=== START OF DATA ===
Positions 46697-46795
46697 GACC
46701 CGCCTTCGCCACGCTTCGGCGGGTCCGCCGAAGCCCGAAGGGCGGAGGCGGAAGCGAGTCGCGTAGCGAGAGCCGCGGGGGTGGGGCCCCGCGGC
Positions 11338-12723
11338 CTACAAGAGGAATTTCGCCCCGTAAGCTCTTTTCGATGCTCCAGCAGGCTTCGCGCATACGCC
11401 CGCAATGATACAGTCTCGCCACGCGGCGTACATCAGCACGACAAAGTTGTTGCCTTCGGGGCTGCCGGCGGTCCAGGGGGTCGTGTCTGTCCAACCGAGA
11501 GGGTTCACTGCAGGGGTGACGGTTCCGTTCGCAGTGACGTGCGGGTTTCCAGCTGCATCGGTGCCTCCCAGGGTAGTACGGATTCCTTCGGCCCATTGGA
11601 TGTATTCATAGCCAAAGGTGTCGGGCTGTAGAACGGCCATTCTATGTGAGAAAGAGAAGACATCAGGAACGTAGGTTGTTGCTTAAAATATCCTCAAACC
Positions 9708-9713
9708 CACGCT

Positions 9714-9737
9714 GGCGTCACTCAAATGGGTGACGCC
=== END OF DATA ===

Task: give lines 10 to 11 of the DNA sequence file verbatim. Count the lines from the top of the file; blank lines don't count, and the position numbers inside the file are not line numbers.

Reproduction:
9708 CACGCT

Positions 9714-9737